Uganda. In February, Uganda, along with ten other
countries, signed an agreement not to interfere in the
conflict in Congo (Kinshasa), which borders on Uganda in the
west. However, several Ugandan rebel groups still remain in
the country and the Ugandan regime has been accused of
In July, the border town of Kamango in Congo (Kinshasa)
was attacked by the Ugandan guerrilla Allied Democratic
Forces (ADF), which left Uganda as early as the 1990s.
attack put thousands of people on the run and the guerrillas
also kidnapped some people, including a local leader from
In the spring, Uganda interrupted the search for rebel
leader Joseph Kony, who is now believed to have his base in
the neighboring Central African Republic because of the
troubled situation prevailing there. In November, unexpected
news emerged that the President of the Central African
Republic had made peace talks with Kony and his rebel group
and urged them to put down their weapons. Several assessors
expressed suspicion of the talks being the first since 2008,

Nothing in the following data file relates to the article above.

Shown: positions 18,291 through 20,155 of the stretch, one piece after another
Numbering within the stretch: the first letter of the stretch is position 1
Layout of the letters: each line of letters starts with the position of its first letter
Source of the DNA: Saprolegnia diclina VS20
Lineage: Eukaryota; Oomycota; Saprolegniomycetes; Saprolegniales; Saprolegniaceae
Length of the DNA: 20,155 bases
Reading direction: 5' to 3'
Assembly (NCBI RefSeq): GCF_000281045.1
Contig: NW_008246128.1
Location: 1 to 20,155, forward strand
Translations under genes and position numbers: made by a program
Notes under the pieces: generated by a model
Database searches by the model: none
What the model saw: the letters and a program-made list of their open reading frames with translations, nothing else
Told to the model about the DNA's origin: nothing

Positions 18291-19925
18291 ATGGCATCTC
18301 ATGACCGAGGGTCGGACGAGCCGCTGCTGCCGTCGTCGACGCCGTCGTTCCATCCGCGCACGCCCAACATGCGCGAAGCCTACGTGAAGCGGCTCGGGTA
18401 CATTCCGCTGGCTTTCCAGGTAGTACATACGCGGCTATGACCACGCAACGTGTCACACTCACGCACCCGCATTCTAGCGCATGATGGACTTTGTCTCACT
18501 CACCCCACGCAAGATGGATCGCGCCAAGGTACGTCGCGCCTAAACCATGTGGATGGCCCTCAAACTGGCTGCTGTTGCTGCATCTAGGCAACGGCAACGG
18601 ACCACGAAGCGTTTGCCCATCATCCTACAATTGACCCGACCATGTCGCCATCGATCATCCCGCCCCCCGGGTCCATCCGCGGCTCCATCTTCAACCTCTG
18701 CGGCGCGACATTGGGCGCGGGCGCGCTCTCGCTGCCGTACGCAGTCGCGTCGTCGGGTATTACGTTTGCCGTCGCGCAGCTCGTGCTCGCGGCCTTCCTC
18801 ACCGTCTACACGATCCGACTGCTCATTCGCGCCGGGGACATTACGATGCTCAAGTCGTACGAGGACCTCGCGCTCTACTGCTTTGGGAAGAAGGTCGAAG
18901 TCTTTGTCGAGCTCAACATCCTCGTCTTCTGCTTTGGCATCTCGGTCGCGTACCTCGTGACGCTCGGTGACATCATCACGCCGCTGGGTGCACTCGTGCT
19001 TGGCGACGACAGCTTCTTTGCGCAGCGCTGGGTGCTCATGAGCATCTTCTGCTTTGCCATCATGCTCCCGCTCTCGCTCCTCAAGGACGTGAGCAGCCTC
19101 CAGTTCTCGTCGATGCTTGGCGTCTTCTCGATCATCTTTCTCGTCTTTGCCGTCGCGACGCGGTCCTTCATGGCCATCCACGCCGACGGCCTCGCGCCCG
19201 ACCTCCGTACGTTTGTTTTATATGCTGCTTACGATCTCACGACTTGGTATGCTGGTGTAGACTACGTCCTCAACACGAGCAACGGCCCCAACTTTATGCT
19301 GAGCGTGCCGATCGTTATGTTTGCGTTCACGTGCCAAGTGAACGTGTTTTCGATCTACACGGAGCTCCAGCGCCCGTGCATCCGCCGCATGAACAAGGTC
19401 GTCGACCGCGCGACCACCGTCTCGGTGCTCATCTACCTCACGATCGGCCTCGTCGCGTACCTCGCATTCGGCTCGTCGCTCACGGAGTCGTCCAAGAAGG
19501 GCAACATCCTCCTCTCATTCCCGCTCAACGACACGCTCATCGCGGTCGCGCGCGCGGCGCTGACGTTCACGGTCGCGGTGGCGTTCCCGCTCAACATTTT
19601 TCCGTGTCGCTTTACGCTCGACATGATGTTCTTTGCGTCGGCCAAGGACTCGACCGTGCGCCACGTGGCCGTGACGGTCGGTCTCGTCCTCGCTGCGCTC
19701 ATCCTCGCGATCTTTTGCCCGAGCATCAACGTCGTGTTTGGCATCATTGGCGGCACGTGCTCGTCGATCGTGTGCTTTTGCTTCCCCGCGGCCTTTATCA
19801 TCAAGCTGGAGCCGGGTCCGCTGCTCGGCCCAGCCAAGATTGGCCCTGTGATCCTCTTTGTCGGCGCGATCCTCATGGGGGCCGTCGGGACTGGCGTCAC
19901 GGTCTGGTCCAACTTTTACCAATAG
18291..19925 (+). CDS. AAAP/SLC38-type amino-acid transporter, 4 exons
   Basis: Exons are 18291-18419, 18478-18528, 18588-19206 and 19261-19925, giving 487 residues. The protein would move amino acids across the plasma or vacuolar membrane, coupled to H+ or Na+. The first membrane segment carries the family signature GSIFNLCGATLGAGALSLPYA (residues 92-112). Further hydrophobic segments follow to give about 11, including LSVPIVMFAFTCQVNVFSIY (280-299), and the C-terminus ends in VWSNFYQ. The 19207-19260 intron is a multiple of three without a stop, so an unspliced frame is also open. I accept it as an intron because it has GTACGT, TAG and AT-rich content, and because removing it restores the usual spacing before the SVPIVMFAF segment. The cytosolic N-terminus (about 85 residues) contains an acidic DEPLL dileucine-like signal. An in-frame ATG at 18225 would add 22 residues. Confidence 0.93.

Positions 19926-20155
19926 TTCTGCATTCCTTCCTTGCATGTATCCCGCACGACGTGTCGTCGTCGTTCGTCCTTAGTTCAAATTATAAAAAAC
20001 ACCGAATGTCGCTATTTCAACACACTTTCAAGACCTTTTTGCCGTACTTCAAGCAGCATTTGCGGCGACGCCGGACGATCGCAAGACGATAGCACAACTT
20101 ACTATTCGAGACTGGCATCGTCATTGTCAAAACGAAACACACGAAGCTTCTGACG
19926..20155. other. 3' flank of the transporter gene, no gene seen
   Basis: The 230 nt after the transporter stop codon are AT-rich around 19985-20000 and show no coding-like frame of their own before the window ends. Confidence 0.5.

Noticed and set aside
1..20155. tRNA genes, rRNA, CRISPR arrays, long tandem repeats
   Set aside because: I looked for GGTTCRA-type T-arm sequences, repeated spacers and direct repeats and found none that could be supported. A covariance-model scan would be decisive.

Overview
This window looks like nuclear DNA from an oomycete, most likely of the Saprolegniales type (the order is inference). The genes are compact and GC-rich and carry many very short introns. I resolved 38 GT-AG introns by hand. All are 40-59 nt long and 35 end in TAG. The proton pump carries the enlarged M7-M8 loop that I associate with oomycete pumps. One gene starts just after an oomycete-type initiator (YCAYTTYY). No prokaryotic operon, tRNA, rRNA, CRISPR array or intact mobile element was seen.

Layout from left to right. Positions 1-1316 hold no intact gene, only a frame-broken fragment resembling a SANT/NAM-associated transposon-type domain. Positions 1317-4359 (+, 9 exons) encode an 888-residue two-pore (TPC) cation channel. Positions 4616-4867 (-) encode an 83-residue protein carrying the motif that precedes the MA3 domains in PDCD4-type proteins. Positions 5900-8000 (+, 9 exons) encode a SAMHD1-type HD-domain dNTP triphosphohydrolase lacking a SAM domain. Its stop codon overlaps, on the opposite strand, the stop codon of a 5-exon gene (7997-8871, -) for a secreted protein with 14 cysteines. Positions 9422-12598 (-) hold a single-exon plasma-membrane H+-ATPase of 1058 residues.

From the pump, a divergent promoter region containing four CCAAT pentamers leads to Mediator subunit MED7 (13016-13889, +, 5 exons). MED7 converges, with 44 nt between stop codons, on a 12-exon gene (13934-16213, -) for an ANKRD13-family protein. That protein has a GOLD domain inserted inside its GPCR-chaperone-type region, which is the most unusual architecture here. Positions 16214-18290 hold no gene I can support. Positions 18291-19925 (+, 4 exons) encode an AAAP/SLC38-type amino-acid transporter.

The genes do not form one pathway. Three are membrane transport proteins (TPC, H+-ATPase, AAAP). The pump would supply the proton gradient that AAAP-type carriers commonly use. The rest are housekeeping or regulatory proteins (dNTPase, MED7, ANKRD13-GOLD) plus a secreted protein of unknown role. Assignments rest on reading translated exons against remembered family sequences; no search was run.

when the Ugandan government tried to negotiate with Kony but
failed. According to a spokesman for the African Union,
there was much to indicate that the talks were a way for
Kony to "buy time" to move his rebels to other parts of the
Newspapers Daily Monitor and Red Pepper, as well as two
radio stations, were forced to close in May, after
publishing a letter containing sensitive information about
President Yoweri Museveni. The letter contained information
suggesting that Museveni had plans for his own son, Muhoozi
Kainerugaba, to take power from him in 2016 when the current
term expires. This is not the first time newspapers or radio
channels have been shut down in Uganda, where a large number
of journalists have been arrested and imprisoned since
Museveni came to power in 1986.
Further restrictions on freedom of expression were made
in August when Parliament passed a law criminalizing
political gatherings involving at least three people. The
law was introduced despite harsh criticism from, among
others, the opposition and religious leaders in the country.
In practice, the new law is expected to require police
permission if a small group of people wants to gather in
public to talk about politics, but even meetings that take
place in the home can be canceled by police.
Both domestic and outside critics warned that the law was
an attempt by Museveni to silence all conceivable opponents.
Representatives of the human rights organization Human
Rights Watch (HRW) said the law is "devastating" for freedom
of speech in Uganda.
In December, the country's parliament passed a law
providing life imprisonment for so-called homosexual acts.
The new law also prohibits "gay propaganda", which means
that both members and founders of LGBT organizations in
Uganda risk being arrested and sentenced to long prison